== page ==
BestDadEver New DVC Member

    Jun 13, 2012
    The reason that Disney has DVC is so you are coming back to Disney much more frequently spending money on everything else they offer . Think about it if you didn't have DVC maybe you would go a week every 2-3 years instead you go every year cause its per paid and cheaper so you go more often .

    I am glad you included the price increases for the rooms down the road that's something that is usually lost in comparisons
  8. bighoo93

    bighoo93 Mouseketeer

    Dec 30, 2011
    Thanks for posting this, I enjoy looking at analyses like this. Unfortunately, I don't have much time this morning so I am only skimming and may have missed some of the things I am going to ask about:

    1) Are you using rack rate as Disney's cash price? I don't think most people pay that price for rooms, and there is certainly little need to. This would overstate the savings from DVC.

    2) I don't understand why the NPV should increase over time, until you reach your tipping point. As a year goes by, there is definitively less value to your points--you have one fewer year of use. Their value should not be increasing, and suggests something odd with the NPV calculation. Or maybe I just haven't had my coffee yet.

    I would expect that the NPV would decrease very slightly every year, until you approach the final 10 years or so, at which point it should accelerate rapidly. Every time a year passes, you have lost one year of use, and the value of that use comes off the back end (i.e., the last year). Those points also have the smallest value because they are the farthest off. For example, in hypothetical year 1, your last year is 40 years off, in year two your last year is 39 years off, etc. That is a lot of years for the time value of money to chip away, and illustrates why most NPV projections don't go nearly that far out (or else just include a residual value after 10 years).

    Again, I could be reading this completely wrong, but it strikes me as off that the value would increase as available points decrease.
  9. dmunsil

    dmunsil Disney Uber-Nerd

    Jan 11, 2008
    I forgot to go over that part. I calculated the cash price for three rooms and the point cost for those same three rooms at the same time of year. I picked the middle "Dream" season for DVC and a "Value" season for room rates by using the last week in August for comparison. I added in the 12.5% room tax and assumed a 10% discount. It's true that sometimes you can get discounts of more than 10%, but you can't count on them always being available it seems to me. Changing the discount to 20% lowers the NPV, but doesn't change the essence of the analysis.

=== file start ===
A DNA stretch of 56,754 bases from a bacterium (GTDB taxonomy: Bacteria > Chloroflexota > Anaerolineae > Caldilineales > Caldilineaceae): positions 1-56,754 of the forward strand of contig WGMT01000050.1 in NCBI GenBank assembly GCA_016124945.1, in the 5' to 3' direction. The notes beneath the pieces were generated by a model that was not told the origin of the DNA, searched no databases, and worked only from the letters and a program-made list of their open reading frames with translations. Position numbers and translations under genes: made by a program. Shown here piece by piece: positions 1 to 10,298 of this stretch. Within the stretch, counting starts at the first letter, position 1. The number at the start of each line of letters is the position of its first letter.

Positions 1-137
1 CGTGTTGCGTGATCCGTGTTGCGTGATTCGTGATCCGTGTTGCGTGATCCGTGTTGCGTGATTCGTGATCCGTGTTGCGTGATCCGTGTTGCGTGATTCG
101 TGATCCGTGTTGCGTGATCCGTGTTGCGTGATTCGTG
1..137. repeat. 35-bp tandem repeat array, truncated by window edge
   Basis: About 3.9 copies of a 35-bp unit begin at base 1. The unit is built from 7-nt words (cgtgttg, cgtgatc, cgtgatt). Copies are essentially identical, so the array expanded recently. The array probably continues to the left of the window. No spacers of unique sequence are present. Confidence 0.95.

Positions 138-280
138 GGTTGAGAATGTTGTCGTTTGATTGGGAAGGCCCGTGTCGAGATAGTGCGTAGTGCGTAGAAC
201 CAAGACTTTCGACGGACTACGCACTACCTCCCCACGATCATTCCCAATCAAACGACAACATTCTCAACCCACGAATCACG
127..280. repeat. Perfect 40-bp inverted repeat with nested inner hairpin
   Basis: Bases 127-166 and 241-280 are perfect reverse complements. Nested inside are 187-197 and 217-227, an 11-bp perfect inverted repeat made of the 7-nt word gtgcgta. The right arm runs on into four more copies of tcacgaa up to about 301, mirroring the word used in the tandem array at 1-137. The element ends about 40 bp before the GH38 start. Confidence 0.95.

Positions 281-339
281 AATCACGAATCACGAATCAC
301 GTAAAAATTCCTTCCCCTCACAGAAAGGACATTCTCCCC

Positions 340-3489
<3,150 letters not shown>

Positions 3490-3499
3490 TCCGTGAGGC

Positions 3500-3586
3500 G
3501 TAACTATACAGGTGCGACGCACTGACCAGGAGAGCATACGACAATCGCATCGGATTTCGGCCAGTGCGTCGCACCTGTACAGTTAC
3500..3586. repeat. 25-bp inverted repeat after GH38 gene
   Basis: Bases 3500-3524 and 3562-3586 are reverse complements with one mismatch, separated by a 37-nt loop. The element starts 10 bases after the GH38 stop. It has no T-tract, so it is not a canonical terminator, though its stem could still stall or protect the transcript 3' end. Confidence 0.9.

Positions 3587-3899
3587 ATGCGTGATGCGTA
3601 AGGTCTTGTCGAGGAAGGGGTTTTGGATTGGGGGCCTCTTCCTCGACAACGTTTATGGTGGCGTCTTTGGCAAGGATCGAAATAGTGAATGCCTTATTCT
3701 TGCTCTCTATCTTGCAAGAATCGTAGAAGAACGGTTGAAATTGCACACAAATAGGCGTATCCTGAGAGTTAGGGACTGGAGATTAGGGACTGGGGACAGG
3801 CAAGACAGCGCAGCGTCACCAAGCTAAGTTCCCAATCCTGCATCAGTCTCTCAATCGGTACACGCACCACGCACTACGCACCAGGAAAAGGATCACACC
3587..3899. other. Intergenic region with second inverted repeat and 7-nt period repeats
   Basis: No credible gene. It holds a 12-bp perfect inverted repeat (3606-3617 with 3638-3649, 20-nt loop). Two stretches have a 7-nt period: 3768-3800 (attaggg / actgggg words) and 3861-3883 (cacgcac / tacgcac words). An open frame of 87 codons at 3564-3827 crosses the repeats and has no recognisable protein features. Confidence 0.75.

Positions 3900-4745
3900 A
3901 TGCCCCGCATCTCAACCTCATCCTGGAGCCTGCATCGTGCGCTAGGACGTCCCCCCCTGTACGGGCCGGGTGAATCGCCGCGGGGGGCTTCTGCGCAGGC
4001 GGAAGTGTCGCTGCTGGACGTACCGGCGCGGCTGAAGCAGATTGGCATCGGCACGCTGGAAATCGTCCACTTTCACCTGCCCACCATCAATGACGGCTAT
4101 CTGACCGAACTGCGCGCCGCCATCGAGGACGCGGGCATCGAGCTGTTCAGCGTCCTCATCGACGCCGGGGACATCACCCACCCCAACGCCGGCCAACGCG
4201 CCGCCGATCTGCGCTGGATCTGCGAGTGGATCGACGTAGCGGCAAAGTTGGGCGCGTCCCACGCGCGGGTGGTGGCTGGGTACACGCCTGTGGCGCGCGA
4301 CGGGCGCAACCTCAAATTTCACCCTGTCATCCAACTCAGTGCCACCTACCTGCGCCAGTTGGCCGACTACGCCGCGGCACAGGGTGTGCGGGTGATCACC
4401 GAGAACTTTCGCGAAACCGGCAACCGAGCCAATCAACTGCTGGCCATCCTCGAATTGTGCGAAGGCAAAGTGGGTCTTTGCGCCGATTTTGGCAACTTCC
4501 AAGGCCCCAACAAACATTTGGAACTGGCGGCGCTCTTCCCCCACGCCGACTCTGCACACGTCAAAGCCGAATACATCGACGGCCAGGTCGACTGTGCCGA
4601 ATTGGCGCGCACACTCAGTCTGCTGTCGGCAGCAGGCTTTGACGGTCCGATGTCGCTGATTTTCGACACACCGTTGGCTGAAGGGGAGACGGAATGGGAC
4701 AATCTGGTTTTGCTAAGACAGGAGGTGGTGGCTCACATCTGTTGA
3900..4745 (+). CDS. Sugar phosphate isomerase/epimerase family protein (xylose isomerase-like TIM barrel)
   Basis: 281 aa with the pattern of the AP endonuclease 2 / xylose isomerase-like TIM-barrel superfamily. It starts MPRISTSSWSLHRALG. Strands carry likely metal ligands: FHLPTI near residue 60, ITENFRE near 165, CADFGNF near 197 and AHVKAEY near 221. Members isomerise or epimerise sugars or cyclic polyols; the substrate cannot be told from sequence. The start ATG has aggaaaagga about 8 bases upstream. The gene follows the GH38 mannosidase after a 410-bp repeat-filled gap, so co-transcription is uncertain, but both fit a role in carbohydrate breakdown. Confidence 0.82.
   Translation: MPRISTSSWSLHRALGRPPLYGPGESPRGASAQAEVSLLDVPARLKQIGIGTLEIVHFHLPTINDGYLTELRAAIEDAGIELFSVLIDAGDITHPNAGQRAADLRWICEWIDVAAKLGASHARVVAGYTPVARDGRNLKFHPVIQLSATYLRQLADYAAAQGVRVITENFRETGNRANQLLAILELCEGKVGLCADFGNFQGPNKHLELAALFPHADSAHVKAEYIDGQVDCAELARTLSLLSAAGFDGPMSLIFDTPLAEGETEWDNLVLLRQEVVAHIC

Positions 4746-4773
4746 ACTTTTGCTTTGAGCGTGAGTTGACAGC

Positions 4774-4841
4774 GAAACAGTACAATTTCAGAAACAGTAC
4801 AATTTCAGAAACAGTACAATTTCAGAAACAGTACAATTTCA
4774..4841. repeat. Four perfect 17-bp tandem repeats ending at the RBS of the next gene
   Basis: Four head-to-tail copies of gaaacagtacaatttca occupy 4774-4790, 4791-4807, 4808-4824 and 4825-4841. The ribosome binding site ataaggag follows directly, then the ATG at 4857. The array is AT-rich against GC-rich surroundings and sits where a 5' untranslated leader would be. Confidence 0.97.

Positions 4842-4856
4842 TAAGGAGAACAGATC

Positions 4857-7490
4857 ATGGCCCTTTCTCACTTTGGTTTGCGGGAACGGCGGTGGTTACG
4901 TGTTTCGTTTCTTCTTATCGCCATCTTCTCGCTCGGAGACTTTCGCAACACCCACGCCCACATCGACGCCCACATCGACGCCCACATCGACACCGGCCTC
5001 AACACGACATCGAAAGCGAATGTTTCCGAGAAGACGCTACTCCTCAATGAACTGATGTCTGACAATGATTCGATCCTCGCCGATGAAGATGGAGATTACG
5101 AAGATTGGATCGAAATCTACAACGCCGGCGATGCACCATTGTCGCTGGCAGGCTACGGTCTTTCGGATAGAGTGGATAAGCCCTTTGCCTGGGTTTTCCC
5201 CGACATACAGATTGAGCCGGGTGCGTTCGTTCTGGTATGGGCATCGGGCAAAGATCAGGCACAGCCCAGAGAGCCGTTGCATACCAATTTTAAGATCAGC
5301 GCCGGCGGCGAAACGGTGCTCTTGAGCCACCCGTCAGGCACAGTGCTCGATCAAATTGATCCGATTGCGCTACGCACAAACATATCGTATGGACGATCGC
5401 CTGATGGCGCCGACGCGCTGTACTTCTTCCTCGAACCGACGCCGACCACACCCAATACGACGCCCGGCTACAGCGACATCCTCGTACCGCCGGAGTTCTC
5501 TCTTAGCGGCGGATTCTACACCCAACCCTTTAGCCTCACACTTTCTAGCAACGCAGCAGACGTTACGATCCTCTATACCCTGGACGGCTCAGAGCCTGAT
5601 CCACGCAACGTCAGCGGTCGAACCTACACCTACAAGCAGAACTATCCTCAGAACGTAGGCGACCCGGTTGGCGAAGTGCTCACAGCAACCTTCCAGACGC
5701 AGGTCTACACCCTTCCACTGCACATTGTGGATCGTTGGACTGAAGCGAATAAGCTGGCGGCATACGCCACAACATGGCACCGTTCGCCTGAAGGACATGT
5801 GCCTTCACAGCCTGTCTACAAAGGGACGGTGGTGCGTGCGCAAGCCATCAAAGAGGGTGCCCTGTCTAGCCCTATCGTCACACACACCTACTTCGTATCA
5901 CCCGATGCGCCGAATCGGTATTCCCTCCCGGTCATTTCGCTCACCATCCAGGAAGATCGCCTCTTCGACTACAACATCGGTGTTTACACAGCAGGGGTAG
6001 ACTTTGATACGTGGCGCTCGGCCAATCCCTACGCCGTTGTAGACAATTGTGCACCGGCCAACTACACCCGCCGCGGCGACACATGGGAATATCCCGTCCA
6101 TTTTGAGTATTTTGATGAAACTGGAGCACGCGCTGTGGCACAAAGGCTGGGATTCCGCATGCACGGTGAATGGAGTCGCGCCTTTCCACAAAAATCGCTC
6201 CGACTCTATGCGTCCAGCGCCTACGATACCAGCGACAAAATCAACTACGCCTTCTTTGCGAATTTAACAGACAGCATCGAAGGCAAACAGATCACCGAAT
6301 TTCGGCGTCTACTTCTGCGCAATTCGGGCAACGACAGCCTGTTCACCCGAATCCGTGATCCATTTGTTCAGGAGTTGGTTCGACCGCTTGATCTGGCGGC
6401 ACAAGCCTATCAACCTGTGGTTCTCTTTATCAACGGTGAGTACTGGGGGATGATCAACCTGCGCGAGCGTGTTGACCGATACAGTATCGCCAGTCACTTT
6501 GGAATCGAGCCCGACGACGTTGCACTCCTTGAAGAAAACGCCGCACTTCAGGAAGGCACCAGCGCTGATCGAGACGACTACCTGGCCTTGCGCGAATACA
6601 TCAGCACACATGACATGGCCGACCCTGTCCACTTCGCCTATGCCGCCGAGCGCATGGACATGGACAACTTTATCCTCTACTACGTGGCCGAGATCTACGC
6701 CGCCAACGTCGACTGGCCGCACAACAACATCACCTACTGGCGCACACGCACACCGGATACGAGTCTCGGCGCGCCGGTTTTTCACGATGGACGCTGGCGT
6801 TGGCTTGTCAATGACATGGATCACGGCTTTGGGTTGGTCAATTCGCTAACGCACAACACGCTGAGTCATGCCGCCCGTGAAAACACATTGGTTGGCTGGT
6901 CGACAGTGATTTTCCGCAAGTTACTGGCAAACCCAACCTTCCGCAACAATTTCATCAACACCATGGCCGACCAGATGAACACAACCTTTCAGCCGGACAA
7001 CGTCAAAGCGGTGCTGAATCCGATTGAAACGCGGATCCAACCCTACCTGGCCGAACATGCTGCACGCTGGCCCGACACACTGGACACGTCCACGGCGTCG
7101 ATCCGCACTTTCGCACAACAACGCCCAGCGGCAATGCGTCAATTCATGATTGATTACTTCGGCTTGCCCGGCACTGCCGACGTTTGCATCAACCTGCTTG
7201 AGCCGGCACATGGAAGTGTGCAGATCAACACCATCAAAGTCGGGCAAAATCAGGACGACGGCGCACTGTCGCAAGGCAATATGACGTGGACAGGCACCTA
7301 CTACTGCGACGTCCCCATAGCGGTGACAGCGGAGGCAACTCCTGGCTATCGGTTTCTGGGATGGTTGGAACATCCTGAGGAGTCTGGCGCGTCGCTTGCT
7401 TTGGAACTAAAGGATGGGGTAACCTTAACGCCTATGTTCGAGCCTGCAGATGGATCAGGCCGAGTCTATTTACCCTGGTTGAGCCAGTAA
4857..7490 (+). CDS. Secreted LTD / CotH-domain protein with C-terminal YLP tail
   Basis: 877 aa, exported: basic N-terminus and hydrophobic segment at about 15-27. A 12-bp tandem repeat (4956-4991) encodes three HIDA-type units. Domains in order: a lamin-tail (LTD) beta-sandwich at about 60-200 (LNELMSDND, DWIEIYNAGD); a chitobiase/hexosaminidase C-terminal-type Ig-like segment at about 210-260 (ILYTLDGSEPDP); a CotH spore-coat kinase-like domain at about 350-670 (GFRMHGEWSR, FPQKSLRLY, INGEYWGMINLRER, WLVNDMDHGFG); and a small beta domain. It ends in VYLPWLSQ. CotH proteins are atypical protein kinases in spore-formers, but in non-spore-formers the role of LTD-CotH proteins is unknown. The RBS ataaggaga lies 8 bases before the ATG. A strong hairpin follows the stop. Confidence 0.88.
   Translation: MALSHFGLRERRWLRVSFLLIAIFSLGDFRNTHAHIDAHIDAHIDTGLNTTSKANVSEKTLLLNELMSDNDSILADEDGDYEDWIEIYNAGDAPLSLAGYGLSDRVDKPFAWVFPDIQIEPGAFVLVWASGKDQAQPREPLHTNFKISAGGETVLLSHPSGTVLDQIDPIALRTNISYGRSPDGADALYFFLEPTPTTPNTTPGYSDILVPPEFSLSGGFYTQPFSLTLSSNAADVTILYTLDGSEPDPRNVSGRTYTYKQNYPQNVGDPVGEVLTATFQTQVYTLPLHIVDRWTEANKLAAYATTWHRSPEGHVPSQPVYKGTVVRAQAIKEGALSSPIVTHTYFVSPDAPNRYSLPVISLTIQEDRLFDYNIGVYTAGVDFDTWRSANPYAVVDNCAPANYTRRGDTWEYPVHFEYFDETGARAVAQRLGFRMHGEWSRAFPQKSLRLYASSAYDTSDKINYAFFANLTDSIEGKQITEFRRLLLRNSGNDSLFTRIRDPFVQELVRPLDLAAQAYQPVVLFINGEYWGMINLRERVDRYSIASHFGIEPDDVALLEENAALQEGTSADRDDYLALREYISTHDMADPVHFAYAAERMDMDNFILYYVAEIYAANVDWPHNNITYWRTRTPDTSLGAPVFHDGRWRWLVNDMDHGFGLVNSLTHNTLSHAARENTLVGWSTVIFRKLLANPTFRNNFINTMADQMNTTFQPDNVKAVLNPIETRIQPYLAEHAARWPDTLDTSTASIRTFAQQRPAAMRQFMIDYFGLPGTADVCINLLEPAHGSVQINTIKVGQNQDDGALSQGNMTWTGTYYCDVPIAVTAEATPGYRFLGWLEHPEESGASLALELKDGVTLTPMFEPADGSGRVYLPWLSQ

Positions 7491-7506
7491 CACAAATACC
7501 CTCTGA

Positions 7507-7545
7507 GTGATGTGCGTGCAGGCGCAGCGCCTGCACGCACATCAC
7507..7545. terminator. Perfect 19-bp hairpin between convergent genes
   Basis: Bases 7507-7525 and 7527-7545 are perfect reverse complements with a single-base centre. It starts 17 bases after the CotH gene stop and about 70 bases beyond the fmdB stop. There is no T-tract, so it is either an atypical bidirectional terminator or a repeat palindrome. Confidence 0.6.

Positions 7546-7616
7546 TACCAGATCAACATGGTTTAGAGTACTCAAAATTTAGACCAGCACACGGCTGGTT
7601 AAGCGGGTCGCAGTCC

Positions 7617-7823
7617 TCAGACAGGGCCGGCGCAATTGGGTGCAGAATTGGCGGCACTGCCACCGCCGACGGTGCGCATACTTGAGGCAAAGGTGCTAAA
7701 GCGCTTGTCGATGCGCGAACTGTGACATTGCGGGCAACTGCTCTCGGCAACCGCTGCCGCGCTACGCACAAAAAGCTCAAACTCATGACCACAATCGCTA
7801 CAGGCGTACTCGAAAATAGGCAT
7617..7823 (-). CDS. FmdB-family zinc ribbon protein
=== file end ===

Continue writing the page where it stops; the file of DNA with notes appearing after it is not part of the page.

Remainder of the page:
I'd like to see if comparing room rates to points at peak times or very low times makes any difference. And I'd also like to do a "best deal" kind of thing where you buy points at the resort with the lowest dues, and use them to buy rooms with the biggest discounts possible. I mean, I already know that will look better, but how much better? :)

    I know, my first assumption is that I'd made a mistake with the spreadsheet. After rechecking I realized what's going on. Because of price inflation, the discounts go up over time in nominal dollars. And you're willing to pay more money for the same discount if it happens sooner (time value of money). So as time marches on, you have fewer years of discounts remaining on your contract, which tends to lower the NPV, but you also have moved the largest discounts one year closer, which tends to raise the NPV. In the early part of a contract, the second factor is larger than the first. The result is that our imaginary "rational economic actor" should be willing to pay more for a BLT contract in its second year than in its first, even though they've missed out on the first year of discounts.

    However, that's only in nominal dollars. We're accounting for inflation of rooms and dues in this analysis by calculating everything in nominal dollars and raising the nominal price of a room. If we calculate everything in inflation-adjusted dollars, then suddenly room and dues prices go up very slowly and the NPV of the contract goes down slowly in the beginning, accelerating near the end, just as your intuition would predict.

    However, if you assume really high room and dues inflation, low core inflation (i.e. normal USA inflation), and very high value for money (10%+), you can still get the value of the contract in inflation-adjusted dollars to go up for a while at the beginning. It's just that the biggest discounts are at the end, so as they move closer in time, they become worth more to you today.

    It's like if I had a bond that pays me $1/year for 29 years, and $10,000 in the 30th year, I will pay more for it next year than I would this year, even though next year I've already missed one payout, because the first year payout was smaller than the increase in present value of the $10,000 balloon payment. In fact, that bond will go up in value for 30 years.
  10. Minniesgal

    Minniesgal DIS Veteran

    Mar 29, 2013
    You boys are making my head hurt. I think you need to go to Disney and chillax
  11. Disney On The Bayou

    Disney On The Bayou Mouseketeer

    Aug 20, 2001
    I appreciate the analysis... I did something similar when I was analyzing what is the best DVC resale to purchase... After doing the analysis Vero Beach is the best value even considering the increased dues.